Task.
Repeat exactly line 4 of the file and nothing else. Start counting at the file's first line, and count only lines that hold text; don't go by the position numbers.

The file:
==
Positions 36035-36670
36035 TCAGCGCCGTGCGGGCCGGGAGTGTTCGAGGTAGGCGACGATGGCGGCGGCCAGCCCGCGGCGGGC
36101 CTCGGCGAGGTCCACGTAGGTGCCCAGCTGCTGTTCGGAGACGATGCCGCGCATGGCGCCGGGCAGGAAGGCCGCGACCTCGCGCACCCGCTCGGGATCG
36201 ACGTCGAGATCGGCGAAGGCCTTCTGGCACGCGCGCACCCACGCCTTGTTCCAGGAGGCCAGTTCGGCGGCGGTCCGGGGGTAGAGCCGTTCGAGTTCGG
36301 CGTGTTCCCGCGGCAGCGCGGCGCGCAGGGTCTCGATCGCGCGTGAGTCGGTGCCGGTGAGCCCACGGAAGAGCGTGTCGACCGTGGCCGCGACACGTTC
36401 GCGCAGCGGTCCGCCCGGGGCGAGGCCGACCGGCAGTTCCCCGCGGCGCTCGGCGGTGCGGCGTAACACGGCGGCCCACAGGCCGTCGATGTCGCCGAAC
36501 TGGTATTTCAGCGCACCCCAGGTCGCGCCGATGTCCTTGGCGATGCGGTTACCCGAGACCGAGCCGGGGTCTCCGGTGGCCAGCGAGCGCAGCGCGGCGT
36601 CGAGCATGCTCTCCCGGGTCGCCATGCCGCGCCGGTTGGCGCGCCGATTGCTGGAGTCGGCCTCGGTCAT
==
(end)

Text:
36201 ACGTCGAGATCGGCGAAGGCCTTCTGGCACGCGCGCACCCACGCCTTGTTCCAGGAGGCCAGTTCGGCGGCGGTCCGGGGGTAGAGCCGTTCGAGTTCGG